What’s the story?
Social media megalith Facebook allegedly ‘lost sight’ of its users’ data once it had been accessed by external ‘apps.’ As a result the company is under investigation in the UK, and under pressure around the world, for not taking its data protection responsibilities seriously enough.
Almost everyone is on Facebook. The meteoric growth of the social networking platform is unprecedented, and has arguably changed the face of human communication. But now, with revelations emerging about the safety (or otherwise) of Facebook’s user data, it seems that this growth has come at a price.
Concerns and suspicions have long been held about what happens to a person’s data once they share it with Facebook, and with one of the millions of externally-developed applications or ‘apps’ which function inside the platform. Users might sign up to complete a quiz, or to enjoy the social networking element of a game, but they are unaware that by doing so they are sharing a huge amount of their data – and more importantly the data of their friends – with those external developers.
Now a ‘smoking gun’ has emerged to reveal the possible extent to which that data is harvested and used. It’s alleged that Cambridge Analytica, a data analytics firm based in the UK, developed a quiz app which took data from 270,000 users, but more importantly from another 50 million unconsenting users via friendship networks. They then allegedly used this data to influence political campaigns.
Following reports from the Observer newspaper, Channel 4 news sent an undercover reporter to meet with the Chief Executive of Cambridge Analytica, who was then caught on camera offering to arrange a political smear campaign, using influence which includes access to the Facebook data. This is particularly incendiary given that the company ran a political campaign on behalf of now-US President Donald Trump.
Facebook CEO Mark Zuckerberg – who has been summoned by British MPs to give evidence about the issue – has apologised for the data breach, amid claims that the firm treated customer data like ‘a Wild West Frontier’. In a statement, Zuckerberg said there had been ‘a breach of trust’, and vowed to take action against ‘rogue apps’. But with many users now threatening to delete Facebook from their personal electronic devices, and the company’s market value plunging by $50 billion in just two days, it seems that the social network’s billionaire founder may now be facing his biggest challenge yet.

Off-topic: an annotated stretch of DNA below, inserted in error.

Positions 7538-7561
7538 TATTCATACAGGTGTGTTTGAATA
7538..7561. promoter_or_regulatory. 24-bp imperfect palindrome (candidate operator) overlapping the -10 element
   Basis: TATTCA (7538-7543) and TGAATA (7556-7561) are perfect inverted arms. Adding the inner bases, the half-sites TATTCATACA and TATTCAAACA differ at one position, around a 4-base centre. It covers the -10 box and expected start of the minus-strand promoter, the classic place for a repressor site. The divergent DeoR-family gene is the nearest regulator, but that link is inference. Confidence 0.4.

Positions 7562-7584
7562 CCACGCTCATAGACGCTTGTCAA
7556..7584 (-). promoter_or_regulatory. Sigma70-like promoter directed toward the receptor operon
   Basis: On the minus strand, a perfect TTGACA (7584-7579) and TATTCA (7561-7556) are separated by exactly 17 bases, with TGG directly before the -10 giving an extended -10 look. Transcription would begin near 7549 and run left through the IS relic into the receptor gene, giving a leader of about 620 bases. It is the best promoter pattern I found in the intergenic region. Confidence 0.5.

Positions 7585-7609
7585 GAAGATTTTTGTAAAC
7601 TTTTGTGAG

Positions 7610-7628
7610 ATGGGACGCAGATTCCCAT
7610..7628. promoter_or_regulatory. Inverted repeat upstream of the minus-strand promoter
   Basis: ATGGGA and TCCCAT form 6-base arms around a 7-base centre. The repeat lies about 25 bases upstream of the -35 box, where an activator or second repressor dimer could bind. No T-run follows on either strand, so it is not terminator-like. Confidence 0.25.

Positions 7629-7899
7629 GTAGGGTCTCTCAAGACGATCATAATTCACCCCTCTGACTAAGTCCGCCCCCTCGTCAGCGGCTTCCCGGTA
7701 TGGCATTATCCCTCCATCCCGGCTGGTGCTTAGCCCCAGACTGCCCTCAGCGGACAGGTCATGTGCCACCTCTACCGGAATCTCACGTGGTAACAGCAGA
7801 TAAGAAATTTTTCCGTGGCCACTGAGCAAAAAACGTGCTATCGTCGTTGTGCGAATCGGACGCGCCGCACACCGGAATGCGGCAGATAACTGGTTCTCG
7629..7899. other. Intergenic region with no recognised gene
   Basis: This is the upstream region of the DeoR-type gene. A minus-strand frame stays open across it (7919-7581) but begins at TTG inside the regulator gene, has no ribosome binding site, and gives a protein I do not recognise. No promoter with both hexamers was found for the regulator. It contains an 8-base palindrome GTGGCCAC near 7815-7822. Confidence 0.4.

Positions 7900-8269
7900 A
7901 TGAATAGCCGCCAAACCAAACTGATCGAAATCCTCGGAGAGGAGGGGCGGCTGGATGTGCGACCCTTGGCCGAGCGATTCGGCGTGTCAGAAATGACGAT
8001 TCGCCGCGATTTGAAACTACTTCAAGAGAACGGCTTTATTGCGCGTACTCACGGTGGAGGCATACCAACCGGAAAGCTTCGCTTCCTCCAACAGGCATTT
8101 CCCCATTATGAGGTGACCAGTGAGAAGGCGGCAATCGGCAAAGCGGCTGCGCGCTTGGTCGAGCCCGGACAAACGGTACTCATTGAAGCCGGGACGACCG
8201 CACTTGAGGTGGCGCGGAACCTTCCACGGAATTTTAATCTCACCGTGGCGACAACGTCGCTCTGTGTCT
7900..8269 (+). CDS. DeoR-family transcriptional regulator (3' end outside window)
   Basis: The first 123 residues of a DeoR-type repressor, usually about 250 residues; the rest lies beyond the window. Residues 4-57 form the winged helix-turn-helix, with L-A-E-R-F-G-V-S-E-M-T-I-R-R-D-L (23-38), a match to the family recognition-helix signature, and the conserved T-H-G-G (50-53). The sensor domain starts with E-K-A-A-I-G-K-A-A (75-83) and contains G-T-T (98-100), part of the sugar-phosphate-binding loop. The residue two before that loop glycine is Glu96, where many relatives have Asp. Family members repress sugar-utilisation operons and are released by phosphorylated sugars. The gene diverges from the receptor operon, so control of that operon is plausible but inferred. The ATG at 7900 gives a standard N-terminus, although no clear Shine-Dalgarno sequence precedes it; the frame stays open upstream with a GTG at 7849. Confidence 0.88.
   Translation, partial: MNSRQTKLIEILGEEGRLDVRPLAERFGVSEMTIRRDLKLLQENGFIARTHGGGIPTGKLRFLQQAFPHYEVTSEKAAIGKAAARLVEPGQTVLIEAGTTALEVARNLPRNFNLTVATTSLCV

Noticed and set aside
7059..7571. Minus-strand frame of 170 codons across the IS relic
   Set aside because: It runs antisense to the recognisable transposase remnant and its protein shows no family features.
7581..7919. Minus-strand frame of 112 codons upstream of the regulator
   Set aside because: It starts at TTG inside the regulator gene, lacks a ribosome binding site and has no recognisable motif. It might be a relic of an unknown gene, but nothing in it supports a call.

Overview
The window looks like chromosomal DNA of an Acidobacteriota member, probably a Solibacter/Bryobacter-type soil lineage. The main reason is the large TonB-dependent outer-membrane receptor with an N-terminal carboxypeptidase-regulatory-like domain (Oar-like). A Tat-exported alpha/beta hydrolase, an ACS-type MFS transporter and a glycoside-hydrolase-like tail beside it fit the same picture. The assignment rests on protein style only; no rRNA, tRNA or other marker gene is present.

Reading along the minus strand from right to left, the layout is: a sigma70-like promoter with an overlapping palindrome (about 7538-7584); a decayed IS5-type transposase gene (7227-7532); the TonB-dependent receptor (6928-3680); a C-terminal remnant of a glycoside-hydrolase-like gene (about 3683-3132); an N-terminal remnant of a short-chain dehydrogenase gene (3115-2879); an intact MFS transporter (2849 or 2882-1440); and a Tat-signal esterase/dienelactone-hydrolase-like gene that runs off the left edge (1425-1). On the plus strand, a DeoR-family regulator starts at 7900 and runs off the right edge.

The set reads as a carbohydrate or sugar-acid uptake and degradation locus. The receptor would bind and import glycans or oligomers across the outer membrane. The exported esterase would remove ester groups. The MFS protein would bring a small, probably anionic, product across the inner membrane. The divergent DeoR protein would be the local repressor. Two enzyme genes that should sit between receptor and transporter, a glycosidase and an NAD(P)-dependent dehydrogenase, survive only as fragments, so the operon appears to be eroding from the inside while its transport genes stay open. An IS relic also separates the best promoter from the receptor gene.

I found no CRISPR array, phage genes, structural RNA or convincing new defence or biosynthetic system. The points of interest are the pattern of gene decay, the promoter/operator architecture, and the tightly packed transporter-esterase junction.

What have others been saying?
Observer journalist Carole Cadwalladr originally broke the so-called ‘Cambridge Analytica files’, and here she interviews whistle-blower Christopher Wylie.
This BBC explainer outlines the story of the data breach, and Facebook’s response, so far.
#1 – STEALING
In a changing world, some of the timeless concepts in the Bible need a little bit of cultural reinterpretation. For example, the commandment not to steal (Exodus 20:15) was given into a culture where that would have commonly referred to the physical theft of food, possessions or livestock. Today, theft can be virtual, digital, and therefore much more easily morally licensed. The theft of user data is – while virtual – still exactly the same act of taking someone else’s possession without their consent. As Paul says in Romans 13:9, the commandments including that not to steal are summed up by Jesus’ simpler (and harder) teaching to ‘love your neighbour as yourself’. Stealing user data is a breach both of the Old and New Testament versions of the law, and we should treat it in the same way that we would view other theft.
#2 – WATCHFULNESS
The Facebook breach scandal is a reminder that we should keep our eyes open. As Peter writes in 1 Peter 5:8, ‘Be sober-minded; be watchful. Your adversary the devil prowls around like a roaring lion, seeking someone to devour’. In 1 Thessalonians 5:6, Paul too commands us to ‘keep awake and be sober’. These verses aren’t just talking about literal sobriety, but also ensuring that we are not naïve about the various people – and forces – at work in the world who are in some way malevolent. The Facebook revelations aren’t just a reminder to change our privacy settings, but to be awake to this wider reality.
Points for prayer
- Pray for justice to be done, and for Facebook to make real changes as a result of these revelations.
- Pray that light would be shed fully on this matter, and that anything that remains covered would be uncovered – particularly any issues relating to political bias and unlawful influence on democratic elections.
- Pray against scapegoating of individuals, and that those who are responsible would be made to take responsibility.
Martin Saunders is Youthscape’s Deputy Chief Executive. A former editor of Youthwork magazine and the founding Editor of sister-title Childrenswork, Martin is a popular speaker and the author of various books including ‘Youth Work From Scratch’. He lives in Reigate, Surrey with his wife Jo and their four children.